133 Queen's Road
What’s the vibe?
Younger siblings have a reputation for being the fun-loving, naughty ones, and the sentiment couldn’t be truer for Little Kudu. It’s the latest addition to Kudu Collective, a family of South African restaurants comprising Kudu, Kudu Grill and private dining room Curious Kudu. A rapid expansion from one outpost to four since 2018 from owners Amy Corbin and Patrick Williams is a gamble that risks turning something unique into chain fodder, but this is far from the case at Kudu. Like its siblings, Little Kudu has a distinct identity, this time a more casual iteration focusing on South African small plates and wines.
You’ll find it south of the river, tucked under Queens Road Peckham station. In a feat that can only be described as spatial sorcery, Little Kudu has somehow managed to fit a 22-cover restaurant, kitchen, monolithic central communal table and 2-metre-long vintage Murano chandelier into the snug of a railway arch. Are we dining inside Mary Poppins’ bag? We’re unsure. But one thing we do know is that the wonderful marriage of casual prettiness, sincere service and serious grub here makes Little Kudu neighbourhood dining at its best.
What to eat?
The A5 paper menu comprises a neat selection of nibbles, starters, larger plates and puds designed for sharing, so there’s only minor decision paralysis when ordering – giving you uncompromised focus on Kudu spritz sipping.
Commence proceedings with a warm kudu loaf inspired by the mosbolletjies, an Afrikaner sweet bun, accompanied with a foaming frenzy of Cape Malay butter – this stuff is so good the bread will become heavy from liberal dunking. From there, slurp your way through Fine de Claire oysters laced with chilli, lemon and mignonette, crispy tempura sweetcorn dunked into miso mayo and slices of Kalhari spiced biltong.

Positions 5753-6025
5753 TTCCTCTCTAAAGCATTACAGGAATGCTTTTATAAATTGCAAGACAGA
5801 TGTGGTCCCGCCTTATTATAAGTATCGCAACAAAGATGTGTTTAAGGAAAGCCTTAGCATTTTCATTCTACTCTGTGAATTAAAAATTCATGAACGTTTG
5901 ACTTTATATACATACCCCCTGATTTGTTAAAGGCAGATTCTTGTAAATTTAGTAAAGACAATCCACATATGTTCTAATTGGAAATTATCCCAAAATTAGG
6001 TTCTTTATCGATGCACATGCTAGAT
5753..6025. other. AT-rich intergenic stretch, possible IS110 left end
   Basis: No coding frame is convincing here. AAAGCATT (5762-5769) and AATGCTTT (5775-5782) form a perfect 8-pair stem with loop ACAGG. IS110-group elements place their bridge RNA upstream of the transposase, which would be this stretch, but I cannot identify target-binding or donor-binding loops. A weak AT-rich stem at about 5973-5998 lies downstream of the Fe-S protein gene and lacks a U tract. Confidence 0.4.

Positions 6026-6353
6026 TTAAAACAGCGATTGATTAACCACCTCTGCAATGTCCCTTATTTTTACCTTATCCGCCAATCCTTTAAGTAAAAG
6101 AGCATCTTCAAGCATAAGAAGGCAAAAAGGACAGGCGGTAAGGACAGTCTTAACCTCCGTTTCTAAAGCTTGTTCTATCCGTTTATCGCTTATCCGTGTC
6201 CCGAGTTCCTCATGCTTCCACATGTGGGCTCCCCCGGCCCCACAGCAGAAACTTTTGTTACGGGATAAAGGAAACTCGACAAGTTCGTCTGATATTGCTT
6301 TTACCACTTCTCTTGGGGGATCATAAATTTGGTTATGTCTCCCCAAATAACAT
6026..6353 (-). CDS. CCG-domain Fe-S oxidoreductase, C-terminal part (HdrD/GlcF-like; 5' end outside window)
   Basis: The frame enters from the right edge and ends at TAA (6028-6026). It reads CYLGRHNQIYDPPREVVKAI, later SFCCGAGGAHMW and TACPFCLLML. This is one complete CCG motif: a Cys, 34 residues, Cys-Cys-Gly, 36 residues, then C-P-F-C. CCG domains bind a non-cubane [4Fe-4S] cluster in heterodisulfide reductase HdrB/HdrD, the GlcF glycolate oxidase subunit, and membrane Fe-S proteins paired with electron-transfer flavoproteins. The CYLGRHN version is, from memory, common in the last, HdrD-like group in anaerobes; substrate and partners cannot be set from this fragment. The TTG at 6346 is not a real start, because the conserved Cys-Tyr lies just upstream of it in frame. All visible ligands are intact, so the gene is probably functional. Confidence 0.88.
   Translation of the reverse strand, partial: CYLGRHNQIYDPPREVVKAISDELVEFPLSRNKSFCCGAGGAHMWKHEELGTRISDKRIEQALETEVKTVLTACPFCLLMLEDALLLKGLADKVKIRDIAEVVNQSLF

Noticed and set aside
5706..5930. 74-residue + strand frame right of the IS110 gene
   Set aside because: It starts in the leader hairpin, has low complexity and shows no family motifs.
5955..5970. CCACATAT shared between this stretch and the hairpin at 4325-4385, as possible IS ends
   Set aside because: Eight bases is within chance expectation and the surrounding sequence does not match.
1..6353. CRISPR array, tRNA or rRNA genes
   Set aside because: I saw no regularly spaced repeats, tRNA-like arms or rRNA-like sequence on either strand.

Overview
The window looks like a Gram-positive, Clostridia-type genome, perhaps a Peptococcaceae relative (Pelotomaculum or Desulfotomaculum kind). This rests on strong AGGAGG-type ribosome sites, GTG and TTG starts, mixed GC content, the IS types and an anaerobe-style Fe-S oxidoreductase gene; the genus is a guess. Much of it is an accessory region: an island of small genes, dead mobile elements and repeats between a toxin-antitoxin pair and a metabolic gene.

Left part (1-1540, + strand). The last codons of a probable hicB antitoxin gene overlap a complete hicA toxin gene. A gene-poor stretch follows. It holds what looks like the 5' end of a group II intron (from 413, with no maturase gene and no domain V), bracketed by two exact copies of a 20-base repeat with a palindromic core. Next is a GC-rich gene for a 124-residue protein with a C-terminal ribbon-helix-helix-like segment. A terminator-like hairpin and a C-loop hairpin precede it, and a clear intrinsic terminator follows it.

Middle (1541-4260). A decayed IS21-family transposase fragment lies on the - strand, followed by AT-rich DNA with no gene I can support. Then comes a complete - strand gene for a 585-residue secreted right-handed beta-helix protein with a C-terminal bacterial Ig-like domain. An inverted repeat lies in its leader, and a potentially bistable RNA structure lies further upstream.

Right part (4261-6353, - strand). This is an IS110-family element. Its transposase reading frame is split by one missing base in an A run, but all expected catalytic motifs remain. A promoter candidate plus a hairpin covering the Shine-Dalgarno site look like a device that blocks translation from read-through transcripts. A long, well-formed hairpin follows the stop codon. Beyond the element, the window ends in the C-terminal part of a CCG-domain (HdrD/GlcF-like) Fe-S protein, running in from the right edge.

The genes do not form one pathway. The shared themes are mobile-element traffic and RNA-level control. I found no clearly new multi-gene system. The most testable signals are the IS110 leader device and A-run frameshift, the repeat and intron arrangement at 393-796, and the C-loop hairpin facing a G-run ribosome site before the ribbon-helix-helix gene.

For larger dishes, go for the peri peri mussels cooked in a potjie (a small lidded cauldron) that regrettably don’t come with more Kudu loaf and the flat iron steak cooked on the braai. The latter is a heap of bovine bliss that’s served with a tangle of jammy peppers and a Jenga-style arrangement of chunky chips.
To finish at mains would be wise for those in tightly buttoned trousers, but where’s the fun in playing it safe? Put your digestive system into overdrive and get the gorgonzola canelé – the chewy caramelised crust encasing the gooiest blue cheese centre will have you gasping.
What to drink?
The Smokey Kudu is the restaurant's flagship drink, but we contest that the Kudu spritz is a better play if you want to leave the meal verbally coherent. Made using Sipello, St Germain Elderflower and De Grandel Brut (a South African sparking wine), it’s a thirst-quenching start to the meal. The wine list is unsurprisingly exclusively South African, showcasing the country's world-renowned viticulture. Looking for a white? Opt for the Piekenierskloff heirloom white – an oaked chenin blanc that’s one of the Cape’s most exciting wine-making styles. Or, if you’re hankering for a glass of red, get the Kara Tara pinot noir from the Western Cape. Many wines are also available by carafe, a welcome touch for those wanting a lunchtime tipple.